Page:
If anything good is to happen, it needs to start soon. What should that be?


Father Ron Smith said...

Bowman said:

" What deference the present ABC has received from his opponents has depended on the sense that he is an evangelical who is fluent in their idiom and able to respect their reservations. Many of those opponents are at most tolerant of the ordination of women, and some flatly oppose it. "

It seems to me that Archbishop Justin may not be 'Evangelical' enough to suit those in the Communion (e.g. the Abp. of Nigeria) who want to take control of the Anglican Communion and turn it into something it (inherently) is not.

Unity in Diversity has always been the catchcry in Anglicanism until recent times when a radical conservative movement has arisen (with the help of Sydney Evangelicals) that seeks to usurp worldwide Anglican Tradition with a boring monocultural fundamentalism that is foreign to our tradition.

The aim of true ecumenism is, surely, unity in diversity - a tribute to the infinite variety present in God's creative order, rather than an enforced doctrinal toe-the-line singularity that seems to drive the fundamentalism of the GAFCON Primates. The old hymn: "All things bright and beautiful" seem more appropriate than the hermetic seal of a ghetto mentality, which - like President Trump's venture with the 'Mexican Wall" has the purpose of keeping people out rather than the Gospel initiative of welcoming people to the Feast of The Lamb.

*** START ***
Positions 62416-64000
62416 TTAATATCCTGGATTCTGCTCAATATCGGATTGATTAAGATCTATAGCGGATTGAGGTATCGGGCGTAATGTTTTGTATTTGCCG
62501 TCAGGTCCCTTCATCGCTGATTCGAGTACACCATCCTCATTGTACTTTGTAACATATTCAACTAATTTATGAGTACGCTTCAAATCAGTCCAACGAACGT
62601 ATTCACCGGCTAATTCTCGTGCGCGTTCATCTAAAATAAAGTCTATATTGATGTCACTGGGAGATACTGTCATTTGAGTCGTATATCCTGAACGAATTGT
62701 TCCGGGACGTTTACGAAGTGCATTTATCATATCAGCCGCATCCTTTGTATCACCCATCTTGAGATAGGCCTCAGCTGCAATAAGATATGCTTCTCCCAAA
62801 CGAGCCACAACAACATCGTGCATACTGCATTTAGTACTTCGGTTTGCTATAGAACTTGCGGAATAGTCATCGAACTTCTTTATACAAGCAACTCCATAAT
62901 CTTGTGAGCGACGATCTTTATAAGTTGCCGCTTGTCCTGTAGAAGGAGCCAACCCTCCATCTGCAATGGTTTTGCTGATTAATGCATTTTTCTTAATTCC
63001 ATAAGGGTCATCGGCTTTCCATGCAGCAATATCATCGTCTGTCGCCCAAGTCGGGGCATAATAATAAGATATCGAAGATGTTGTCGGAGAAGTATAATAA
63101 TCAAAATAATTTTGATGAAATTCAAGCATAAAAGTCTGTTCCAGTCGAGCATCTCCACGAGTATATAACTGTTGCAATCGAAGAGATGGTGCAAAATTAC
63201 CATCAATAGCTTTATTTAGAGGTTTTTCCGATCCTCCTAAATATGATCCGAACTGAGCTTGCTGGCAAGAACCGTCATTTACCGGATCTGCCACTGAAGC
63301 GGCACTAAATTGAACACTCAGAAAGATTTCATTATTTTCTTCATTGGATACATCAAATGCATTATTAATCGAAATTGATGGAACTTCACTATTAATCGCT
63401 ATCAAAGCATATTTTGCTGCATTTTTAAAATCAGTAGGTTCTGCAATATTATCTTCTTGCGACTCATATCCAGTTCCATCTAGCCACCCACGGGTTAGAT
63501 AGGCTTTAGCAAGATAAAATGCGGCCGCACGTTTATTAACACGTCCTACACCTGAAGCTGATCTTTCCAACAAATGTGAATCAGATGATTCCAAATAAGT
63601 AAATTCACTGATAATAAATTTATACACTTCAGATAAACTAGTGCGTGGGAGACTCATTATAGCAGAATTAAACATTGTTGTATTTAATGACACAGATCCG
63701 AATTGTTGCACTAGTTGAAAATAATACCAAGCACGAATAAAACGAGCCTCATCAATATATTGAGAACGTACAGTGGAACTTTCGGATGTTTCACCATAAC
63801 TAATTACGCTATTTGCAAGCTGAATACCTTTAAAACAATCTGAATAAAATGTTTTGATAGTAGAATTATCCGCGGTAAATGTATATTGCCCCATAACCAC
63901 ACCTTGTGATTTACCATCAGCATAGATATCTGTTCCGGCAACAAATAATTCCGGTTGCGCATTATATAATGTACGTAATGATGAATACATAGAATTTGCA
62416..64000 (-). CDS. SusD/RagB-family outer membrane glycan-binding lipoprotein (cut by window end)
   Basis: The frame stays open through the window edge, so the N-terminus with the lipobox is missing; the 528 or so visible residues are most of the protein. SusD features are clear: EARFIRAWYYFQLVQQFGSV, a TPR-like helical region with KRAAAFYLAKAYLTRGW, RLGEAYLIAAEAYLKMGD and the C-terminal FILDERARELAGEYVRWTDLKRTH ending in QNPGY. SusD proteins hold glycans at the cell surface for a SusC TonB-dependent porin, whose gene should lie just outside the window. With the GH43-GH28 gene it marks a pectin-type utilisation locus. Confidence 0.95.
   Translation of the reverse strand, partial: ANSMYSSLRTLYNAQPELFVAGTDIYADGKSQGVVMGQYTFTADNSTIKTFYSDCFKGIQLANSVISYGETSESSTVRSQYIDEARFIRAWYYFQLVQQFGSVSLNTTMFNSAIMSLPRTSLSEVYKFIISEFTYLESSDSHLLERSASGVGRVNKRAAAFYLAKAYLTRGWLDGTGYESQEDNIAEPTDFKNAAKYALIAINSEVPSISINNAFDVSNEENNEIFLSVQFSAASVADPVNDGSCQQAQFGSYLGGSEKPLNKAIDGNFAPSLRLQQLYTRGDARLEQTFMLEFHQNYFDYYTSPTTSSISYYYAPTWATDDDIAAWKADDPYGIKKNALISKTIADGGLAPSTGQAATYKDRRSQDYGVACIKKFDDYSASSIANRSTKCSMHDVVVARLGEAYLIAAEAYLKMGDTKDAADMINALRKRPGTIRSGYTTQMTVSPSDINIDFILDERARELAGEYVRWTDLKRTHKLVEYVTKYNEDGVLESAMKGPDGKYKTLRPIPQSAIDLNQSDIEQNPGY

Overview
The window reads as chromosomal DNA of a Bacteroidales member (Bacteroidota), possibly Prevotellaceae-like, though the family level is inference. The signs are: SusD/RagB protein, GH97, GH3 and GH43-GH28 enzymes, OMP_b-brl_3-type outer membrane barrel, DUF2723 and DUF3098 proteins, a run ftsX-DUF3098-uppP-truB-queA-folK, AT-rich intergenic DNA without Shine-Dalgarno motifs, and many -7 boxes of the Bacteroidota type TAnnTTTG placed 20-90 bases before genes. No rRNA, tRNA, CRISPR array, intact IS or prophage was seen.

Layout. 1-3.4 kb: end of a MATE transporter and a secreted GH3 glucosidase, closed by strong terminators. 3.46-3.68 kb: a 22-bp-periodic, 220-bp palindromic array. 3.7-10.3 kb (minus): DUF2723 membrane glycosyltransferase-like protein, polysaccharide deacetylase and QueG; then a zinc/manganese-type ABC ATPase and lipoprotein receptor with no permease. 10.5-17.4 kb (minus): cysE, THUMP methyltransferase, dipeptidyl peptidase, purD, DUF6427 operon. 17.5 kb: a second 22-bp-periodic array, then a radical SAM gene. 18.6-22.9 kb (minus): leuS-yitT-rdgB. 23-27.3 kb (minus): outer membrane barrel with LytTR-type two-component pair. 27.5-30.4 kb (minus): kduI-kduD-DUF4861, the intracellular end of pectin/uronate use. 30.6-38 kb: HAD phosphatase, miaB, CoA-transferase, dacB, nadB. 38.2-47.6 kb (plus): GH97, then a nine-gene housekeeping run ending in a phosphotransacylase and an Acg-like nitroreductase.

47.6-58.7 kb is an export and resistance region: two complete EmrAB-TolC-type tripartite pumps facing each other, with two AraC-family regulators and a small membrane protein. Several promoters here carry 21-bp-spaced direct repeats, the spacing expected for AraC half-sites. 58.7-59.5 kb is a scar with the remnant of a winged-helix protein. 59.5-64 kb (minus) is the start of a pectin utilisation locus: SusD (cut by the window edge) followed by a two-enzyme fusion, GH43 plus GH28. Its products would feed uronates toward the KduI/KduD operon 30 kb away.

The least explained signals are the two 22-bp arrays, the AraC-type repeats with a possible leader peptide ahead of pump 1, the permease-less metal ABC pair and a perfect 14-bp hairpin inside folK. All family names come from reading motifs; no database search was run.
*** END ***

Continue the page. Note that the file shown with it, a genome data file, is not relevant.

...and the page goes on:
"Fling out the banner, let it float....!"

Anonymous said...

The POTUS* is delivering the SOTU* to Congress in the Capitol. As I watch, parts of this are not awful, and the white dresses of the many Democratic women in this new Congress are a sly visual reminder to everyone that gender dynamics henceforth will not be those of his father's generation. But as he gets boring my mind wanders to the discontents of his archenemy Down Under, Father Ron.